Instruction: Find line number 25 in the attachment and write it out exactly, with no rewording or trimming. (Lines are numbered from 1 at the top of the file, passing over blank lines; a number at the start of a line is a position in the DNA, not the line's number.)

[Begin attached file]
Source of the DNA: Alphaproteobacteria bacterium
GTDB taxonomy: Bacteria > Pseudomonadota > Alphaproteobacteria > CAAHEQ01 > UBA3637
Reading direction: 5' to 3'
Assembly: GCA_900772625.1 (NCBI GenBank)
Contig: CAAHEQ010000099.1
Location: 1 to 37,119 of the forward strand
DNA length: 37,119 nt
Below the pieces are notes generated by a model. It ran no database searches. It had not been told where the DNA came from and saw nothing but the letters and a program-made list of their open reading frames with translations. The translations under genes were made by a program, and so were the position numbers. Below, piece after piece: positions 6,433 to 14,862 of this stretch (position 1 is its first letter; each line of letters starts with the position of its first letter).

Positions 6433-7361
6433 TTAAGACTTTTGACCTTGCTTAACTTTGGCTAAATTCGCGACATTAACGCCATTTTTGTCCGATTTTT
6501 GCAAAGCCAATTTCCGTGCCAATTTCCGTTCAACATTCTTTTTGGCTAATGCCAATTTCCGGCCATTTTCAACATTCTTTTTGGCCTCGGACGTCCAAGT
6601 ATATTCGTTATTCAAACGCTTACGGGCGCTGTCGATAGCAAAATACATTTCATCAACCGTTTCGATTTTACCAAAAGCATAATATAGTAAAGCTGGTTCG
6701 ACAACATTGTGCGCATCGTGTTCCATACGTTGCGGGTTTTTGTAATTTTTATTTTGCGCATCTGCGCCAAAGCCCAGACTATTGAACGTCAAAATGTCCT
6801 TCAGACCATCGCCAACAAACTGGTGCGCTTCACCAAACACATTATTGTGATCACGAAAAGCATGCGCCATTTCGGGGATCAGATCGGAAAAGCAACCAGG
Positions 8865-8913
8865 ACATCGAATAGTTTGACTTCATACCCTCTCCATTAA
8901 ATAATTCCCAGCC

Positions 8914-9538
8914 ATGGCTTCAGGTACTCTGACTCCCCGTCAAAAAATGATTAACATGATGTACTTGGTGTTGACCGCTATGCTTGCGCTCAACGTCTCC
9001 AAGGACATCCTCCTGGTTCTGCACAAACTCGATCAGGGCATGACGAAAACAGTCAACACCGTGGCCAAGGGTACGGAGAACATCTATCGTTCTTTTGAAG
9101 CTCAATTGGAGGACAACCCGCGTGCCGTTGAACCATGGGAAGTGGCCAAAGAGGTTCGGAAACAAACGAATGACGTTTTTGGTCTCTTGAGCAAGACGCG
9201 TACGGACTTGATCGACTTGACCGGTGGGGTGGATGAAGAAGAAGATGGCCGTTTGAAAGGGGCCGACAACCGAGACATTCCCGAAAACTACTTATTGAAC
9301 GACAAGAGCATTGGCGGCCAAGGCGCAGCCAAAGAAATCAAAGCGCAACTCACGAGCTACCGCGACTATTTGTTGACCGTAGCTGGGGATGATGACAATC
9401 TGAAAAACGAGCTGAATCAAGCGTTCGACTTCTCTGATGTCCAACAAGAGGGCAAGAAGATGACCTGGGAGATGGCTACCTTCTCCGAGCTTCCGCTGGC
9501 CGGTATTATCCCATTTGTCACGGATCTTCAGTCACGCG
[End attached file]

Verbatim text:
9501 CGGTATTATCCCATTTGTCACGGATCTTCAGTCACGCG